Using JavaScript to translate crypto trade records from CSV to JSON

Challenges when interpreting trade records of a local cryptocurrency exchange #Foxbit

Marcio S Galli
May 30 · 6 min read

This article assumes that you understand the basics of trading with cryptocurrency exchanges. As the user does multiple trades, buying and selling, the exchange will store records. In general, these records are provided for download and are useful for accounting or tax purposes.

The format for these records is not standardized. Therefore, it’s up to the exchange to decide about the format and its structure. Throughout the following sections, you will follow the steps to understand how one particular exchange has organized its trade history using a CSV file.

Our goal is to understand the file structure, and then we will move to parsing the data and generating a JSON output which is a more flexible file format for manipulation by software.

Understanding the CSV file and the format structured

The following sections, and the companion example, are particular to Foxbit — a Brazillian Cryptocurrency exchange.

I didn’t ask them why CSV, but I can assume that they did it because a) CSV is text-based, and b) each line can show multiple values separated by a comma. The simplicity of this format allows, for example, anyone to import it to popular spreadsheet systems. Foxbit has published a how-to article that explains how to import the CSV in a spreadsheet. Let’s celebrate how this CSV looks like if you import it in a spreadsheet:

Example of a CSV file CSV-Foxbit-version1 imported using Google Spreadsheets

Identifying each trade (described by a triple)

The following is a small piece taken from a CSV file that you find in the references section. Consider the first five lines, which refers to a header line, a deposit, and one trade (in bold) described by three lines:

data,descricao,moeda,valor,taxa,saldo,dados03/09/2020 16:41:28,Depósito,BRL,"5000,00000000","0,00000000","5006,46000000",BRASIL PLURAL03/09/2020 16:44:26,Trade,BTC,"0,08673929","0,00000000","0,08706877","Preço do Ativo: R$ 57625,57"03/09/2020 16:44:26,Trade,BRL,"-4998,40000000","0,00000000","8,06000000","Preço do Ativo: R$ 57625,57"03/09/2020 16:44:26,Comissão no Trade,BTC,"0,00000000","-0,00043370","0,08663507",

The first line is just a header — it attempts to explain what each line is about. Data is date, descricao is description, moeda is asset type, valor is value, taxa is fee, saldo is balance, and data is the field for additional comments.

data,descricao,moeda,valor,taxa,saldo,dados

Removing that, you will get the following line that shows a deposit. At 16:41, meaning that an amount of money, 5000.00 BRL, was deposited in the exchange, the total balance went up to 5006,46 BRL. Therefore, this data shows that the user account had 6.46 BRL in it already.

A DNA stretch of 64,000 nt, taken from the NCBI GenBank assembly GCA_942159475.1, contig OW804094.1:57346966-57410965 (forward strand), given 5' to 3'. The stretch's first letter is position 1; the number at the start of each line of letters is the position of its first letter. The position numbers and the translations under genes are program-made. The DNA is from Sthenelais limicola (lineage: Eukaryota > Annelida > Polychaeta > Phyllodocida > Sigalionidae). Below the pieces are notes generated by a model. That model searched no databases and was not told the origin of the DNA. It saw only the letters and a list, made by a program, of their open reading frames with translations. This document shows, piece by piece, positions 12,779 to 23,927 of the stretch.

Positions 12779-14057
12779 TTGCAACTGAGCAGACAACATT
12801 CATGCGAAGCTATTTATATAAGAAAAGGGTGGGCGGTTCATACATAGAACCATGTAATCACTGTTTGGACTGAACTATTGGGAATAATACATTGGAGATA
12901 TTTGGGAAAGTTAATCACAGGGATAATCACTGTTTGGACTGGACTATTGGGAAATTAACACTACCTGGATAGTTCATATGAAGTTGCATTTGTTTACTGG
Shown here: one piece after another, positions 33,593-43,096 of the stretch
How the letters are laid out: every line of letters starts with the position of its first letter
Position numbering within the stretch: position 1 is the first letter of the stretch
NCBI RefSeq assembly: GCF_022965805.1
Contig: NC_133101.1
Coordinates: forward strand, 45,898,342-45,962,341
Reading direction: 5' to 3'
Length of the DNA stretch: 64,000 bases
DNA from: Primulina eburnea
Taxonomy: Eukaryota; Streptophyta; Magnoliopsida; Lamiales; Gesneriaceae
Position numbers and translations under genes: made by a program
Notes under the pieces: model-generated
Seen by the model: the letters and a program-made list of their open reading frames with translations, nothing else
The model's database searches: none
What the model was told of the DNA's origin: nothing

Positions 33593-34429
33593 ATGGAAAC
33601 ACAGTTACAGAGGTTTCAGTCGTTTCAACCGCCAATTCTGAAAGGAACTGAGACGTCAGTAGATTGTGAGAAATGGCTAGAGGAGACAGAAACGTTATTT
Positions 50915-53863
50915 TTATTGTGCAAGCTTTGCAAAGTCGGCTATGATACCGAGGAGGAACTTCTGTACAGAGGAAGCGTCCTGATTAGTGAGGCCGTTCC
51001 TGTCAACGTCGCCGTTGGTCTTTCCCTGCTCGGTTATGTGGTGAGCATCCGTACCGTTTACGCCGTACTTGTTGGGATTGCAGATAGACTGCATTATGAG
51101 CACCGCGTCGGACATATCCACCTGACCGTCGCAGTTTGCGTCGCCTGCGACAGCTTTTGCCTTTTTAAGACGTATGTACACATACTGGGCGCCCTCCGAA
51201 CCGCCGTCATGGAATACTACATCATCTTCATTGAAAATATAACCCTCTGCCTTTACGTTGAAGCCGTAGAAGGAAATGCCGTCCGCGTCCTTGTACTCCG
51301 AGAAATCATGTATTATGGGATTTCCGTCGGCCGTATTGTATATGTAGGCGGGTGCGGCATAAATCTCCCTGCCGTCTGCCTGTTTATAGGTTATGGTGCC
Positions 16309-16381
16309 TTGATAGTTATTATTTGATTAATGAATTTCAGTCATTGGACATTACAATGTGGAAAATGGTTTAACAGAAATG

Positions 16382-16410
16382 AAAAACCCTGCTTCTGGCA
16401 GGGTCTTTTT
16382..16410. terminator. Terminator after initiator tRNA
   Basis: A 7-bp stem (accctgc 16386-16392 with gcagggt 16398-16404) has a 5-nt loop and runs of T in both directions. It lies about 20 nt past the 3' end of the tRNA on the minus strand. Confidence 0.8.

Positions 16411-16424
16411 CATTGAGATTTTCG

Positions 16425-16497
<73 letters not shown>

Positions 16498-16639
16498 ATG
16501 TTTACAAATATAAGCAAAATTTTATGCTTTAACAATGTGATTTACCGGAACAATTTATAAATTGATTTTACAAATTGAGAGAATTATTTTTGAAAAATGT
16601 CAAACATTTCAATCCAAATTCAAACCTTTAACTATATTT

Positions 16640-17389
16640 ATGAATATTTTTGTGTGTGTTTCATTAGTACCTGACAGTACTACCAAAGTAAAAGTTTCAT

03/09/2020 16:41:28,Depósito,BRL,"5000,00000000","0,00000000","5006,46000000",BRASIL PLURAL

The following three lines explain a trade — one processed at 16:44. The word “trade” can be confusing. It’s more like a side operation that is part of the trade.

03/09/2020 16:44:26,Trade,BTC,"0,08673929","0,00000000","0,08706877","Preço do Ativo: R$ 57625,57"03/09/2020 16:44:26,Trade,BRL,"-4998,40000000","0,00000000","8,06000000","Preço do Ativo: R$ 57625,57"03/09/2020 16:44:26,Comissão no Trade,BTC,"0,00000000","-0,00043370","0,08663507",

The first line means that 0.08673929 BTC was bought, and that the new balance became 0.08706877 BTC. Therefore, this user account had (0.08706877- 0.08673929) BTC before this event. Notice that the 5th attribute, the fee attribute, is not being used. Yes, it is confusing that it shows the value of “0,00000000”. You can ignore that. I would prefer if the field were something like “NA” instead of “0,00000000”. You will see that the commission fee is described in the 3rd line anyway.

The second line refers to the payment in BRL. It tells us that -4998.40 BRL was taken from the user account, which resulted in a balance of 8.06 BRL. This example can be confusing (why would one leave 8.06 in there) but it’s something that can happen. I am not judging the data in this article.

The third line indicates the actual commission fee of 0.0004337 BTC applied in this transaction. This fee was based on the buy event’s total amount, the value of 0.08706877 BTC from the first line, resulting in a balance of 0.08663507 BTC.

Organizing as events

From an accounting perspective, three meaningful events happened at the same time. For more meaningful storytelling, let’s adjust the order:

  • EVENT A, 4998.00 BRL was taken from the account, in order to buy BTC , resulting in a balance of 8.06 BRL — 03/09/2020 16:44:26,Trade,BRL,”-4998,40000000",”0,00000000",”8,06000000",”Preço do Ativo: R$ 57625,57"